SUNBOMB – Light Up The Sky

Although the name Sunbomb might not be a massively familiar one on the rock scene in 2024, the band features a few familiar faces. Making up the core of the band, LA Guns guitarist Tracii Guns is joined by his old bandmate Adam Hamilton on drums, and taking on vocal duties, you’ll find legendary Stryper man Michael Sweet. This new band aren’t contemporary sounding, nor are they especially subtle, but Sunbomb were never likely to be either. According to Tracii, the main aim was to make the kind of metal album he “would have made at [the age of] seventeen”, back in 1983.

It’s fair to say that has been achieved here. The full throttle riffing that powers numbers like ‘Steel Heads’ and ‘Scream Out Loud’ offer very strong call backs to material from Judas Priest and Accept, and in doing so, give Sweet a massive platform for an even bigger vocal performance, and the heaviness of ‘In Grace We’ll Find Our Name’ gives the album a loving tribute to the likes of Black Sabbath, representing the other end of the “classic metal” spectrum. As you might expect, Sweet sounds strongest on the brasher numbers that cater to a very 80s crowd, as he’s almost incapable of scaling things back. This, obviously, makes him a rather odd fit with the doomier tracks, since anything Sabbath-esque deserves something with a little more darkness, but it’s fair to say that the Stryper man never gives less than one hundred percent, regardless of what Tracii demands of his talents.

What makes Sunbomb really work, though, is the guitar work. It’s very much the Tracii Guns show. He fills this record with the kind of incendiary riffs that would rarely find a home with his L.A. Guns day job, but more importantly, he shows an ability to slide between various different metal styles with absolute ease. He shares a pleasingly huge tone on the title cut, where his massive ringing sounds help drive a very dark sounding waltz, whilst Michael wails as if his life depends on it, and this creates a very natural, melodic metal hybrid that conjures the darkness of old Dio albums spliced with a few extra theatrics for good measure. Even better, he powers ‘Rewind’ with a bunch of chopping sounds on a great verse before blending an old school heavy metal tone with a confident glam rock-esque swagger on the chorus. If that weren’t enough to afford this the status of stand out track, a massive solo that fuses a bluesy tone with a metallic edge, and a more melodic approach on the coda show off how Guns understands that melody and heaviness need not be exclusive concepts. Another “classic metal” workout, ‘Beyond The Odds’ shares a perfect blend of hard, jagged riffs, speed driven rhythms, and finds Sweet attacking the lyric with a hell for leather enthusiasm. Naturally, it sounds like something you’ve heard a hundred times before, but the sheer love for the material makes it hold up very effectively.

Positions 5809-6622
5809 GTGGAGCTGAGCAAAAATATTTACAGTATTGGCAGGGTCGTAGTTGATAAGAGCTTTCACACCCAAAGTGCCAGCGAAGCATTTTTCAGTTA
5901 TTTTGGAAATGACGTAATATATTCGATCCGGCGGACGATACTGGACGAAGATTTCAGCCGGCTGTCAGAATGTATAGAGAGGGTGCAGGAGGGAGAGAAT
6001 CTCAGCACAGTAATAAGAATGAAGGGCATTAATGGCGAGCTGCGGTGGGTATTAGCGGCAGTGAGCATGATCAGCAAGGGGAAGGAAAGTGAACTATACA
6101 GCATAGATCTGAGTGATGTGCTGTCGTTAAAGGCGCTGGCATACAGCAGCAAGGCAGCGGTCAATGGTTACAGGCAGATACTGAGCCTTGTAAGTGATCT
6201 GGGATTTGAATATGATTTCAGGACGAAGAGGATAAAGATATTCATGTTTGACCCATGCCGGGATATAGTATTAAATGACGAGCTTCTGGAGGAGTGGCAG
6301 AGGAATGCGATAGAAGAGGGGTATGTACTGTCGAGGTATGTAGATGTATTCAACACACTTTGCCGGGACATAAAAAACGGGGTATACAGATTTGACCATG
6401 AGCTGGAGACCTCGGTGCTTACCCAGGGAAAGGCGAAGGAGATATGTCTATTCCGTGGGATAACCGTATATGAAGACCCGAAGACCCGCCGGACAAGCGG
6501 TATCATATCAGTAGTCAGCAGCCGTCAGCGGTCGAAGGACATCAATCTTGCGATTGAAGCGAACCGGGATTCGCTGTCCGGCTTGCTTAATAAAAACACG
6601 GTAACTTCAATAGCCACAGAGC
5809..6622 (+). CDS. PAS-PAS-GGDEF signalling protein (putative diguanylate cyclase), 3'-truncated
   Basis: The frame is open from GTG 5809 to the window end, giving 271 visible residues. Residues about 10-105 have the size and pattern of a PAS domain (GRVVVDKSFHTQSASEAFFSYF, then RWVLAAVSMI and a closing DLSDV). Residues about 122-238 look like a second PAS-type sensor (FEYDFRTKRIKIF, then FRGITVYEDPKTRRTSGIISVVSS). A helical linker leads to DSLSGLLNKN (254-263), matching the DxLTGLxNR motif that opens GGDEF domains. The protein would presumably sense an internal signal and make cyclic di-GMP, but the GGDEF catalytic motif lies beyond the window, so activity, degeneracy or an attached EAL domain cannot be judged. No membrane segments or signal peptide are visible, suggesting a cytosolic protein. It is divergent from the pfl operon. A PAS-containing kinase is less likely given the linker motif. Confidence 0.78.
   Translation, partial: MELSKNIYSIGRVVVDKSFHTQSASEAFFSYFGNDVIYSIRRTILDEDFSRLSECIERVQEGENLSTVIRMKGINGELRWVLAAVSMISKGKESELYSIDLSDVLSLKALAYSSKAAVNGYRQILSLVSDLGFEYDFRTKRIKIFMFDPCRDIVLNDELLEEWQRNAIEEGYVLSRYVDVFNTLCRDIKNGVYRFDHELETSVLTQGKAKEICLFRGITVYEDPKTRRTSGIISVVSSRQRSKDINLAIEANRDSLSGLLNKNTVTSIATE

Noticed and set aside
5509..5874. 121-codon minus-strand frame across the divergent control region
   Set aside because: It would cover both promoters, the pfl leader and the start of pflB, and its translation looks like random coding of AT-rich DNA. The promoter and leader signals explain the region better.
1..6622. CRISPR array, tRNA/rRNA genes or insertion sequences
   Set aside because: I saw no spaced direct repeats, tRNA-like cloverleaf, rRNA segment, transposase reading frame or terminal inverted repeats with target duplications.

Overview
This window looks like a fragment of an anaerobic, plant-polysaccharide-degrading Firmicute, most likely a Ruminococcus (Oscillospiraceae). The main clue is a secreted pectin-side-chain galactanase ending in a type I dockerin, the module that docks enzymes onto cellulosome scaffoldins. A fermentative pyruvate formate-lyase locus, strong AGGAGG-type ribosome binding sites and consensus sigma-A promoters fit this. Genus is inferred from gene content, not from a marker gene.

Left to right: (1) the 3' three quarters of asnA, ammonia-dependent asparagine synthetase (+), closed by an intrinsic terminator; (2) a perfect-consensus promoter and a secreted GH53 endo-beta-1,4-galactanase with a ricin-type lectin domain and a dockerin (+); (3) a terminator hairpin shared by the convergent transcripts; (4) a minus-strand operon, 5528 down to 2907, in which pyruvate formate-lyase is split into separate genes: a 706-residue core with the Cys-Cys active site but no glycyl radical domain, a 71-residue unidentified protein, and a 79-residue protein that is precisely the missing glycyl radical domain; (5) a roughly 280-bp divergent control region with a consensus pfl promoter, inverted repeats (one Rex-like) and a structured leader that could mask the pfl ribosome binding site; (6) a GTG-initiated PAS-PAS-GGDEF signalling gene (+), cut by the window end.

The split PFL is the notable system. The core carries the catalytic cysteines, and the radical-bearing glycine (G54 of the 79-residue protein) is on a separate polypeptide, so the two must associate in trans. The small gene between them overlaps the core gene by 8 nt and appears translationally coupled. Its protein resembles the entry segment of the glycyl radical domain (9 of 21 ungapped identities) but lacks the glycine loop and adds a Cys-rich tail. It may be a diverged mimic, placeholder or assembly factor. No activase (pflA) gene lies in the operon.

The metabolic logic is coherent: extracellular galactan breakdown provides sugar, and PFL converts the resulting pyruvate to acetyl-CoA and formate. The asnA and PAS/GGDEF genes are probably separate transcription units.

For a well balanced example of the Sunbomb sound, ‘Reclaim The Light’ is another standout, since it draws heavily from the Dio canon, showing off another massive riff from Guns, and gives Sweet the musical equivalent of a scenery chewer. With a middle eight that ventures into even heavier climes – offering a nod to the grungier sounds of ‘Shadowlife’ era Dokken – and an even bigger lead break where multi tracked guitars share Maiden-esque energies and eastern melodies, it’s the kind of number that offers a broad spectrum of metal fans something to enjoy. Despite aiming to make a classic heavy metal record, the Sunbomb sound works even more effectively when Guns pulls out the acoustic guitar, and ‘Where We Belong’ ends up sounding like something that ‘Dysfunctional’ era Dokken would take in their stride. The combination of 12-string and Sweet (almost) attempting a more sedate vocal sets up something that’s pleasingly grandiose, but in terms of stylistic tribute, it achieves a near perfect result. Although Guns has aimed to make a late 80s metal record here, this tracl could sit happily on any classic rock/metal album released between 1988-2000, not least of all one of Sweet’s own.

Overall, ‘Light Up The Sky’ is big, brash and shamelessly old fashioned. Much like a couple of James Durbin’s Cleanbreak, it’s the kind of record that proves that taking a no-nonsense old school path can still result in a world of great music. Occasionally, the smell of old leather is a little too strong, and – predictably – Sweet’s massive voice can be a little too overwhelming, but in the main, Sunbomb have arrived with all guns blazing (no pun intended). It’s an album that never cares for the contemporary, but when it works, it’s all the better for that. By drawing from old, classic stock and resharing the sounds with love, Sunbomb have created a great follow up to their 2021 debut which stands a good chance of pleasing fans of old school riffs everywhere.

Buy the CD here.

May/July 2024

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